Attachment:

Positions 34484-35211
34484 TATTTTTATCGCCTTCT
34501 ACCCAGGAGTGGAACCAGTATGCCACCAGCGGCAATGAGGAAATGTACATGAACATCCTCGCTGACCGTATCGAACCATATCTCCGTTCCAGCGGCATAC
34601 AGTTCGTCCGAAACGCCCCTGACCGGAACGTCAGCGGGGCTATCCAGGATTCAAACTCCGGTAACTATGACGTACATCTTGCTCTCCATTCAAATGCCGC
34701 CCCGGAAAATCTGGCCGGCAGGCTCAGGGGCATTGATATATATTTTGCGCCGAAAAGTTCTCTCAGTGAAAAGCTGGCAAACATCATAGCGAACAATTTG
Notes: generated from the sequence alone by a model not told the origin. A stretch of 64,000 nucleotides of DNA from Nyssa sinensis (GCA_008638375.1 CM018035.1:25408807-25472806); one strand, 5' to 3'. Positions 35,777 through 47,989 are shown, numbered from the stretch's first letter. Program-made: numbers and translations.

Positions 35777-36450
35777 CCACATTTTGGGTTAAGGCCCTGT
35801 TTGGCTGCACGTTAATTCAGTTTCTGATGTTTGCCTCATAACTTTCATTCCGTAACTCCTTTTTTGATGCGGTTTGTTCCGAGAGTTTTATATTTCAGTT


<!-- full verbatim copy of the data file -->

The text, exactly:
Positions 34484-35211
34484 TATTTTTATCGCCTTCT
34501 ACCCAGGAGTGGAACCAGTATGCCACCAGCGGCAATGAGGAAATGTACATGAACATCCTCGCTGACCGTATCGAACCATATCTCCGTTCCAGCGGCATAC
34601 AGTTCGTCCGAAACGCCCCTGACCGGAACGTCAGCGGGGCTATCCAGGATTCAAACTCCGGTAACTATGACGTACATCTTGCTCTCCATTCAAATGCCGC
34701 CCCGGAAAATCTGGCCGGCAGGCTCAGGGGCATTGATATATATTTTGCGCCGAAAAGTTCTCTCAGTGAAAAGCTGGCAAACATCATAGCGAACAATTTG
Notes: generated from the sequence alone by a model not told the origin. A stretch of 64,000 nucleotides of DNA from Nyssa sinensis (GCA_008638375.1 CM018035.1:25408807-25472806); one strand, 5' to 3'. Positions 35,777 through 47,989 are shown, numbered from the stretch's first letter. Program-made: numbers and translations.

Positions 35777-36450
35777 CCACATTTTGGGTTAAGGCCCTGT
35801 TTGGCTGCACGTTAATTCAGTTTCTGATGTTTGCCTCATAACTTTCATTCCGTAACTCCTTTTTTGATGCGGTTTGTTCCGAGAGTTTTATATTTCAGTT